Related media links to videos, campaigns, social network

Youtube video (2010). Rio Tinto Tries Dodging Questions on Madagascar Mine. Available at: Accessed 5 January 2013.

Rio Tinto Picture Library

BBC News


Al Jazeera (2009). Madagascar mining damaging environment. Available at: Accessed 5 January 2013.

Kashi, Ed (2010) Madagascar: A Land Out of Balance. Available at Accessed 5 January 2013.

Rio Tinto Picture Library


Other comments:QMM began exploring the Anosy region in the late 1980s and at the same time starting preliminary social and environmental studies. In the mid-1990s QMM set up a full time social and environmental programme. A legal and fiscal framework agreement between QMM and the Government of Madagascar was concluded in 1998. This was ratified by the Malagasy National Assembly and promulgated into law by the President of Madagascar. QMM conducted a formal Social and Environmental Impact Assessment (SEIA) between 1998 and 2001. The government issued an environmental permit in 2001. The mine project got the 'go-ahead' from Rio Tinto in August 2005. Construction started in January 2006.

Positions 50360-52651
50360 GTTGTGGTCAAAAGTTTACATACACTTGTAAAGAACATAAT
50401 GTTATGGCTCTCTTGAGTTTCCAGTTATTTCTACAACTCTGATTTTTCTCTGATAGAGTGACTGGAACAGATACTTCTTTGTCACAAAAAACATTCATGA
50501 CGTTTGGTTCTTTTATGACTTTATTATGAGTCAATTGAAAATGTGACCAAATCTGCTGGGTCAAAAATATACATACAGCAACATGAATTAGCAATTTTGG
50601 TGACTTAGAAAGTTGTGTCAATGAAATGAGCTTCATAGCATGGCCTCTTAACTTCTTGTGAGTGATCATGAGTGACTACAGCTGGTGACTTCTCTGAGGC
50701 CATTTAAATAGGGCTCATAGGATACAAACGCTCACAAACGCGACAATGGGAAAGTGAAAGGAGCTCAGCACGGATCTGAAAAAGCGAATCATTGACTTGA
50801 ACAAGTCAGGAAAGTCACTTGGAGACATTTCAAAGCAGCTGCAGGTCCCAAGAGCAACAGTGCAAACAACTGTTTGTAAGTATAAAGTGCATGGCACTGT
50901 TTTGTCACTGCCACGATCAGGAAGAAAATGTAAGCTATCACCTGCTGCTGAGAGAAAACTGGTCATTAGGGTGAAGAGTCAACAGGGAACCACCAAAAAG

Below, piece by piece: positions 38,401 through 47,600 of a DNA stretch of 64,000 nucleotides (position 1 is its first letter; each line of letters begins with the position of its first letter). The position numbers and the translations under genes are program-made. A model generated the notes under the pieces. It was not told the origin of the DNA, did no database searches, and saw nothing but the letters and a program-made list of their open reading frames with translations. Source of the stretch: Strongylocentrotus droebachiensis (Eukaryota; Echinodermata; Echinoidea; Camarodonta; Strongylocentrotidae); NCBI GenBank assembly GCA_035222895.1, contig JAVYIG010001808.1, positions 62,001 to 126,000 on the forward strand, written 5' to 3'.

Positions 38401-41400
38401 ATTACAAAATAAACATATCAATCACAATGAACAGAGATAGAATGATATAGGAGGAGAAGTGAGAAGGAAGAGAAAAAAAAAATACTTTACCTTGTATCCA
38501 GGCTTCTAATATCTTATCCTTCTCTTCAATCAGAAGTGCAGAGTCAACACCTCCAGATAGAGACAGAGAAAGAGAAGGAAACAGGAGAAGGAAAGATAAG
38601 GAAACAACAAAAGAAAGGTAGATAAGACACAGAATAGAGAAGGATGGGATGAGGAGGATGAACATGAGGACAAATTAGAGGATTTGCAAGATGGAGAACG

According to PANOS LONDON, the Rio Tinto ilmenite mine in the Taolagnaro area of southern Madagascar is the first of a number of mining projects planned for Madagascar with the support of
-The World Bank contributed $35 million to the port and QMM $110 million.
-The Rio Tinto/QMM is the only mining project in Madagascar which spent almost 20 years to develop a Social and Environmental Impact Assessment (SEIA).
-Rio Tinto (United Kingdom) - a leading international mining group headquartered in the UK, combining Rio Tinto plc, a London and NYSE listed public company, and Rio Tinto Limited, is a public company listed on the Australian Securities Exchange.
-QIT Madagascar Minerals S.A. (QMM - Canada and Madagaskar) is a joint venture between Rio Tintos wholly owned Canadian subsidiary QIT Fer et Titane (80%) and the government of Madagascar (20%).
According to the General Confederation of Trade Unions of Madagascar (FISEMA), there is a total unbalance between jobs for Malagasy people and jobs for foreigners, and between the level of salary as well. FISEMA argues that Malagasy workers of all sectors are directly affected by the inflation caused by the strong presence of expatriates in the region.

Meta information

Contributor:Vahinala Rahrinirina
Last update01/09/2019
Conflict ID:1058



Rio Tinto QMM floating dredge and plant


Rio Tinto floating dredge and plant


The dark side of Rio Tinto

Entertainment of a documentary on the environmental injustices in Taolagnaro impacted by Rio Tinto QMM